This month, acknowledge that you understand when your toddler gets upset regarding sharing. Do your best to quickly get him interested in something else when a child takes his toy away, or when he can't immediately get his hands on a toy he wants. Fortunately for you, your toddler can still be easily distracted at 18 months, so it shouldn't be that difficult to change his focus, at least for the time being.
By the way, expect to be "faked out" quite often by your little trickster this month. If you catch him "offering" a toy to a peer or sibling, or if anyone else has fallen prey to his antics, watch closely. One can almost guarantee that he will retract it right before it's actually taken, and run away as fast as his little feet will carry him. Just a little heads up...he's not really offering it, he's just showing it off.
Children learn through play, especially before the age of three. What a child needs most at this age, is the ability to listen to and follow the beat of her own little drum, while moving at her own pace through this crazy world. Keep things simple, and provide a wide variety of stimulating things that keep her interested, but not so much that she becomes too overwhelmed. This month, the more you allow your toddler to tap into her growing imagination and practice using it, the better off the both of you will be in the long run.|
At 18 months, your toddler loves to pretend, so it is a great time to take out the scaled-down versions of adult items that she watches you use. For example, let her play with pint-sized gardening tools, doctor's kits, brooms, telephones, vacuums, miniature kitchenware, and pretend food. You will also begin to notice that she enjoys activities that require the use of her improved dexterity like playing with cars, or linking trains together and running them on the ground. Now don't get too excited...but under supervision, it's also just about time to break out Mr. Potato Head too.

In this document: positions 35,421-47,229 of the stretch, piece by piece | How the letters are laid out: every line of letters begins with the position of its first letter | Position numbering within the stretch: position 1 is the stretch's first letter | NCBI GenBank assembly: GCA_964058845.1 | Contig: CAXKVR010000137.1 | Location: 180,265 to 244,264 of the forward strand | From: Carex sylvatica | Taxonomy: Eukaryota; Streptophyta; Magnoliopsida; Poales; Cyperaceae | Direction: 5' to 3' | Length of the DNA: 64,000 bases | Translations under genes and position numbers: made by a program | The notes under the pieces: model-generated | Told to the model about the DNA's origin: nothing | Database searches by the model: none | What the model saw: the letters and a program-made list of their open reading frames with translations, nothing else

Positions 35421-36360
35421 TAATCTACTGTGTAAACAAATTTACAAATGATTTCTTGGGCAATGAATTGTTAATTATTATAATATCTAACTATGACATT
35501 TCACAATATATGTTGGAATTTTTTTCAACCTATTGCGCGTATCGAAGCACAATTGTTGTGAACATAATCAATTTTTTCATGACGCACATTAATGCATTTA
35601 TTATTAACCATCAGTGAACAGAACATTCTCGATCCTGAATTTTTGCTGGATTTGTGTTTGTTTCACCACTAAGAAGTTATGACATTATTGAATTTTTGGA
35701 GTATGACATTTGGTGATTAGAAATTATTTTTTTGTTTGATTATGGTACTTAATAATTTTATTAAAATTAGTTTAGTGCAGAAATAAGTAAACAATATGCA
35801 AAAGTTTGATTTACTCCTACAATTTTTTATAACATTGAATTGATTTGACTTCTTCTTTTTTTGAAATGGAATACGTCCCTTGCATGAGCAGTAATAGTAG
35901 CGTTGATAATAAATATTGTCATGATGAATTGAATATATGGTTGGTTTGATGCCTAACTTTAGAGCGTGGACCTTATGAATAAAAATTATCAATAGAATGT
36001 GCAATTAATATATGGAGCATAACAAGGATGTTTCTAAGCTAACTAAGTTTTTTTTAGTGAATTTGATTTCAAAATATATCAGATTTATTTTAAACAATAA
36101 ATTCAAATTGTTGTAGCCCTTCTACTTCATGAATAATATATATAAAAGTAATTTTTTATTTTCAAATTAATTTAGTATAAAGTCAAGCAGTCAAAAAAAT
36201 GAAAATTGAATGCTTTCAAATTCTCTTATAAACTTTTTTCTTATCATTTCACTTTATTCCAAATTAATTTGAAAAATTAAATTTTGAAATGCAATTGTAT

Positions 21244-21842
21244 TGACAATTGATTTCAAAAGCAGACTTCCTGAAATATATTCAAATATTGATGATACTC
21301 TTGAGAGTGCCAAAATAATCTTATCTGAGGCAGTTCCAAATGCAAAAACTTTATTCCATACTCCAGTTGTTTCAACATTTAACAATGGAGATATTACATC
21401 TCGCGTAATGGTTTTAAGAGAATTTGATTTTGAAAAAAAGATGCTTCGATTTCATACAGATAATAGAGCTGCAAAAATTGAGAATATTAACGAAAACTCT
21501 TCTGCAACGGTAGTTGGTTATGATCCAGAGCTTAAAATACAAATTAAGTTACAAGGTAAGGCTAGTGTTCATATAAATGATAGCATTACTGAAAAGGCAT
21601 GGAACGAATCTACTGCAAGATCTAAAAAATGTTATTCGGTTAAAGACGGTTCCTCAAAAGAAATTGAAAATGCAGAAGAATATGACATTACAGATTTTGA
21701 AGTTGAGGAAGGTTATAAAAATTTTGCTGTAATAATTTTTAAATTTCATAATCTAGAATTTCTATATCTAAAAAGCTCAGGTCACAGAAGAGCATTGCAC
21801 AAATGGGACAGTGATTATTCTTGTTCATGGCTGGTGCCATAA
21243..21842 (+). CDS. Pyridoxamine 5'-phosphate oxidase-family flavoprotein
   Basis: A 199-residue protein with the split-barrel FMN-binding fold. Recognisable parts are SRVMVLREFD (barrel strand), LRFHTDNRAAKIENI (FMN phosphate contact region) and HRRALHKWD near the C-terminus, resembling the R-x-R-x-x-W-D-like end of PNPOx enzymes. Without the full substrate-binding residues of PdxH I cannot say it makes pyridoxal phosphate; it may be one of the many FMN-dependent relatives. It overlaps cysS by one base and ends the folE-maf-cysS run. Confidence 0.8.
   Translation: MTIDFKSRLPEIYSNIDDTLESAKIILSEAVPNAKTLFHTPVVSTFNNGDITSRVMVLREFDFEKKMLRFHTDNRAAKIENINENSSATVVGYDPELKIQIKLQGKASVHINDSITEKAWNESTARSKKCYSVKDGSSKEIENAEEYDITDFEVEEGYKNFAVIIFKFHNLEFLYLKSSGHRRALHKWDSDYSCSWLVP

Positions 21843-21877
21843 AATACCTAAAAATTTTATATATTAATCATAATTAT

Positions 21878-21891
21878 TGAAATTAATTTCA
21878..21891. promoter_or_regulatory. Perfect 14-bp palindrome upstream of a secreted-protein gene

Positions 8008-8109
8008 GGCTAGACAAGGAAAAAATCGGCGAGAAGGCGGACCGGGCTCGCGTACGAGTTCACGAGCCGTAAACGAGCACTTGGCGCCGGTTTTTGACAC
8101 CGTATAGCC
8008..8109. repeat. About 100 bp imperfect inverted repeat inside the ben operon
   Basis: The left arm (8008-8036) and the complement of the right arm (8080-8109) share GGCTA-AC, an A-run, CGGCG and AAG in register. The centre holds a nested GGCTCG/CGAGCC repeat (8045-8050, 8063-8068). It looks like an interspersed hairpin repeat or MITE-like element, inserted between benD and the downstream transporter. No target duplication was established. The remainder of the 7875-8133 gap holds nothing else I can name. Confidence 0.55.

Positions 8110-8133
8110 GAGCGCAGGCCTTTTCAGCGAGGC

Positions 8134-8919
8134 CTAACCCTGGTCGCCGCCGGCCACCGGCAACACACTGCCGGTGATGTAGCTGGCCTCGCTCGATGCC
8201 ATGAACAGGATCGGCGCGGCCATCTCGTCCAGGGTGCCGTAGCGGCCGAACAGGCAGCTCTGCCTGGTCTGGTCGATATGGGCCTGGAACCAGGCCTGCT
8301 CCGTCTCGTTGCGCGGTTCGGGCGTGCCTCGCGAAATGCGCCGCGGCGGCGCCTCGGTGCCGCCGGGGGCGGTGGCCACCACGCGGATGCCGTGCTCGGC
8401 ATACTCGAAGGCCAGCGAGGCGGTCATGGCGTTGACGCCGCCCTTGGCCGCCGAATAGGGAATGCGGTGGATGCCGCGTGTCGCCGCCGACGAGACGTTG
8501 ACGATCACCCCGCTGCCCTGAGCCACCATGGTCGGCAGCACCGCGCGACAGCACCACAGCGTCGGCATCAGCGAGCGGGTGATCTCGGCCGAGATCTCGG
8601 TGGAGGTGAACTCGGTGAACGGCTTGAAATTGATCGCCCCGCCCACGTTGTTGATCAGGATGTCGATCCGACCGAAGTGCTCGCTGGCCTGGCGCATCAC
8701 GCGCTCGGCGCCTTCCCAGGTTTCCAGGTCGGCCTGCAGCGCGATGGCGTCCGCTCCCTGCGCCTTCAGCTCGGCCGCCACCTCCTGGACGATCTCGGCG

Handmade or store-bought instruments are also a great source of fun for your one-and-a-half year old. She will love banging on anything that you give her, and pretending to play air guitar to her favorite Elmo tune is always entertaining. For those of you who are really brave (and don't mind a little "noise"), find a large keyboard which rests on the ground, turn up the volume and see what masterpieces your little composer can strike up.
If the weather and seasons suit, a few great outings for you and your toddler (or playgroups if you dare) are playgrounds, "hand's on" children's museums, farms, petting zoos, or anywhere else that has a lot of room for your little one to roam and explore, without getting into too much trouble.
Besides the new things that your toddler will love to do this month, continue to have her play with sorting and nesting cups, simple puzzles, stacking rings, and building blocks. All of these simple toys will further develop her motor skills, and continue to occupy her for a little while longer.
Make a Fort |
If the weather isn't cooperating, and you're stuck in the house, you have been given the perfect opportunity to make a fort. This is such an easy activity for you and your toddler, and is guaranteed to occupy him for quite a while (do you see a theme of encouraging little ones to play independently, and buying yourself a little time?)
The construction of your toddler's fort or playhouse can be as simple or complicated as you choose, and the possibilities are endless. Option one is to gather large bed-sheets and fit them over a few pieces of furniture creating a tent-like effect. Option two is to locate the largest cardboard box that you can find, and cut doors and windows out. Option three (the simplified version) is to put up a small tent in your living room. In fact, the very small sun-shade tents that you bring to the beach are the perfect size for little toddlers, and they usually have little pockets on the interior to stash a few little toys as well. Lastly, toddlers this age absolutely love the large multi-colored cardboard blocks, and if you feel adventurous they can also be constructed into great little hiding places (until your little one realizes that there is no door and they crash through the walls that you have built).